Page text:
Blogging was where we began, and how we built our company so we have preserved this archive to show how our thinking developed over a decade of developing the use of social technology inside organisations

Lee Bryant

Co-founder and Director

Lee Bryant co-founded Headshift in 2002 to focus on the emerging area of social software and social networking. He has been playing with words and computers since the age of 10, and has a strong belief in the empowering potential of the internet. He is also a board member of a social enterprise, Involve, and a trustee of the Foundation for Science Technology and Culture.

Recent posts by Lee Bryant

  • We are Dachis Group London :)

    Headshift is changing its name to Dachis Group London as we complete our integration with the global firm. This will bring new opportunities for our clients and partners.

  • Sharing the Social Business cake

    Some of you may have received some slices of our cake via some kind of paper-based medium (imagine!), but we wanted to share the whole thing with you to say thank you for helping us take social business mainstream in 2011: We have big plans for expanding Dachis Group’s European operations in 2012, and you… read full post

  • Social Business Transformation in Legal and Professional Services

    More and more legal and professional services firms are now focusing on social business ideas as a route to greater operational efficiency and closer client relationships. We have a mature practice in this area, and here is how we might help.

  • Can IBM Connections provide the missing social layer for Sharepoint intranets?

    Sharepoint dominates the corporate intranet platform market, but still lags on social features. Could SharePoint + IBM Connections provide a short-cut to a social intranet?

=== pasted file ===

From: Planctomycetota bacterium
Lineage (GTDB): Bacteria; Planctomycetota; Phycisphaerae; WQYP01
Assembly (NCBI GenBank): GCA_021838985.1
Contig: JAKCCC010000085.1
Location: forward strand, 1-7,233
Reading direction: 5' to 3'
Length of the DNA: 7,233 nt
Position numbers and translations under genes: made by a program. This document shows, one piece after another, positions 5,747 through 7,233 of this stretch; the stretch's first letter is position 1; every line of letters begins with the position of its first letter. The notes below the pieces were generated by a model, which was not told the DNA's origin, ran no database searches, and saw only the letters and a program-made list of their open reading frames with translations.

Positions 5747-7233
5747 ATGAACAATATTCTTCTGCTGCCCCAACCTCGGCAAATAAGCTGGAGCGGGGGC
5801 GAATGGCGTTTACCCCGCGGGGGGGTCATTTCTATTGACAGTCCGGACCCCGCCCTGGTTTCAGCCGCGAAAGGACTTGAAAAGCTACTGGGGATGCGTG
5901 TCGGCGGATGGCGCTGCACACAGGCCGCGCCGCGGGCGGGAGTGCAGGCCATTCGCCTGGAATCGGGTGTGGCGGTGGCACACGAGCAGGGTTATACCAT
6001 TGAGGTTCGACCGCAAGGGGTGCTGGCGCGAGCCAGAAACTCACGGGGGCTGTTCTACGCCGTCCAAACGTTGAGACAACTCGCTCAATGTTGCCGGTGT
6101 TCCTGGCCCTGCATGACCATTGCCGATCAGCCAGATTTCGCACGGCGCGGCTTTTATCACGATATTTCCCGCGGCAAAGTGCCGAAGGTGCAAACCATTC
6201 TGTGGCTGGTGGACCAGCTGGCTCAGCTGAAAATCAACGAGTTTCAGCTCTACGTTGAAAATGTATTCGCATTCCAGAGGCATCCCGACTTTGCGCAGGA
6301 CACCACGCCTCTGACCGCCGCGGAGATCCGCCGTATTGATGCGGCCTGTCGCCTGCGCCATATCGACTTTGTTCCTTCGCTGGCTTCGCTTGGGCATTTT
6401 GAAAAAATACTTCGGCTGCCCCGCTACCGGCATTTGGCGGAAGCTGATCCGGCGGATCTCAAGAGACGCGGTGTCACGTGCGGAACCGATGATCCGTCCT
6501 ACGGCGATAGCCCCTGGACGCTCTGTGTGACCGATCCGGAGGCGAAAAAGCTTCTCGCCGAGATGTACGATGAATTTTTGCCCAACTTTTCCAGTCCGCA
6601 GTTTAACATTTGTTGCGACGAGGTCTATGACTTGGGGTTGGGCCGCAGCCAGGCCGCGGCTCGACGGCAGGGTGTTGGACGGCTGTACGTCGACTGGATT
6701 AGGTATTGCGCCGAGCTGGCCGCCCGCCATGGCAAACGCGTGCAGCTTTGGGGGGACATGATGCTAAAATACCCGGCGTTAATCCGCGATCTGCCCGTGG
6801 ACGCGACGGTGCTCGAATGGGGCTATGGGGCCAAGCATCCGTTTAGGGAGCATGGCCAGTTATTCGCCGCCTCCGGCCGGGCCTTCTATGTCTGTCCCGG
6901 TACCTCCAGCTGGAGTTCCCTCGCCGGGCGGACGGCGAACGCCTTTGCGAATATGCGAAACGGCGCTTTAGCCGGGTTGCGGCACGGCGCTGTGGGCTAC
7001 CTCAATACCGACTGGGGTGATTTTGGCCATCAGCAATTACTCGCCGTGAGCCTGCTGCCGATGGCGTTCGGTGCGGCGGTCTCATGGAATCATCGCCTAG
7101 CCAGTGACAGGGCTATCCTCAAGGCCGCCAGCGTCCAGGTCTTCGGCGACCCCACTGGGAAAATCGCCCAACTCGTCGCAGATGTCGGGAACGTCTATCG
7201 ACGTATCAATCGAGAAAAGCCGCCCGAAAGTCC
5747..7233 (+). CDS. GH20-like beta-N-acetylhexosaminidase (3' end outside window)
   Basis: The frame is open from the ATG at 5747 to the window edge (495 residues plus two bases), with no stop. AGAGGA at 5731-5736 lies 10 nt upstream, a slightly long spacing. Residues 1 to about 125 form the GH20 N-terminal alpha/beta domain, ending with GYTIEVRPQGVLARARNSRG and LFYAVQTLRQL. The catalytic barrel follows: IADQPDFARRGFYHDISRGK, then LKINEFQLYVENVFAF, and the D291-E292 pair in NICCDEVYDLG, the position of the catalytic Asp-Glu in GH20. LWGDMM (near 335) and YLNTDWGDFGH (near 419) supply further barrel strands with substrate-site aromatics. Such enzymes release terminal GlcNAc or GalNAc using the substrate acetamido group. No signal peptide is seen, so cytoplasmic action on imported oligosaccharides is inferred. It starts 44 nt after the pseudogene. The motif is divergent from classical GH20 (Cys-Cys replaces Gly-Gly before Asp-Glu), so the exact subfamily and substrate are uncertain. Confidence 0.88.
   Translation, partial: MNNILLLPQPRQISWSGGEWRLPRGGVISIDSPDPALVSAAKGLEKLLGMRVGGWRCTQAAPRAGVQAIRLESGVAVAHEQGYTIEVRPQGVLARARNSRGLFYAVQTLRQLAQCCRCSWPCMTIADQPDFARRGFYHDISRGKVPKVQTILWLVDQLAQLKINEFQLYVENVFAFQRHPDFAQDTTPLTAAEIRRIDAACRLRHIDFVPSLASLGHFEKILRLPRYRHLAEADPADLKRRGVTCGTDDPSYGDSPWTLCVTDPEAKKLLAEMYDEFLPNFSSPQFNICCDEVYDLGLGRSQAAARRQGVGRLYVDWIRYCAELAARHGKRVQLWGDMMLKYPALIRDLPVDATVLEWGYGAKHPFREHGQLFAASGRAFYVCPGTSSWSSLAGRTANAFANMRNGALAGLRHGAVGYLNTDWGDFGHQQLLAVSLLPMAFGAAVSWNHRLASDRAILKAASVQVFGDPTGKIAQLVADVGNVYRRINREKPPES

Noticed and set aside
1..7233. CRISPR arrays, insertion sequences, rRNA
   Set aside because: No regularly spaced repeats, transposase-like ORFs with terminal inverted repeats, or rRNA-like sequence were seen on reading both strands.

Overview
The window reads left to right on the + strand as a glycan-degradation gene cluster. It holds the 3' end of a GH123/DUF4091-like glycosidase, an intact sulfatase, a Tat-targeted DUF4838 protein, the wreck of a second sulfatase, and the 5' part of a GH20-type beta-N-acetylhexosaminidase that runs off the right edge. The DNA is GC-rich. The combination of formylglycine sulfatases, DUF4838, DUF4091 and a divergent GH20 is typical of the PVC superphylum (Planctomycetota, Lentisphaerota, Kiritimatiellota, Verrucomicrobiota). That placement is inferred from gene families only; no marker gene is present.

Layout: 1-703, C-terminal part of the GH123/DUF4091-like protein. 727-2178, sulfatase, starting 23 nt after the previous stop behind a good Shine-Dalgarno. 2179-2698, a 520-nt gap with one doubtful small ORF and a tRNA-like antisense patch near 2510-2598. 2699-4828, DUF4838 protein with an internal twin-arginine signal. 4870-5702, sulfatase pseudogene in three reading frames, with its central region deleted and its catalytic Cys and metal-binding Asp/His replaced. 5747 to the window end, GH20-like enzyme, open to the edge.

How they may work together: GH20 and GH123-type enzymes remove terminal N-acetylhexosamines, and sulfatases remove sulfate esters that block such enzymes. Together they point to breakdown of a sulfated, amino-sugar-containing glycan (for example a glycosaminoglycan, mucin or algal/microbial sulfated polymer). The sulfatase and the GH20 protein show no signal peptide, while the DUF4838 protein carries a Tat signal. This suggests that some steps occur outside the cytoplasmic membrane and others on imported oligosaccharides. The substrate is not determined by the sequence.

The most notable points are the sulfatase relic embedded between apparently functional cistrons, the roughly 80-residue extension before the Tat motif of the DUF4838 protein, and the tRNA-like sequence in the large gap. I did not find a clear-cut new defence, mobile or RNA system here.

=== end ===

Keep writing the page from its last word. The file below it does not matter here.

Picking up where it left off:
• The Social Business Index is open

    The Social Business Index launches to the public today. This is the first Dachis Group service based on our Social Business Intelligence as a Service (SBIaaS) platform and we think it is a big step towards providing companies with benchmarking and performance data for their social engagement efforts.

Recent comments by Lee Bryant

  • Commented on Social Business Transformation in Legal and Professional Services

    "Thanks. Yes, I agree - this is largely about adoption, not technology, but you need both to succeed. I also agree that clients are becoming more and more frustrated with the pace of change in law firms, and this is an issue driving them to look more closely at social technology."

  • Commented on Can IBM Connections provide the missing social layer for Sharepoint intranets?

    "Thanks all for the responses. @Rich: this is, I think, a common IT dept point of view, but it is also also (arguably) self-contradictory. How can IT be agile if they opt for a single (trailing edge) platform?"

  • Commented on Take your SharePoint implementation to the next level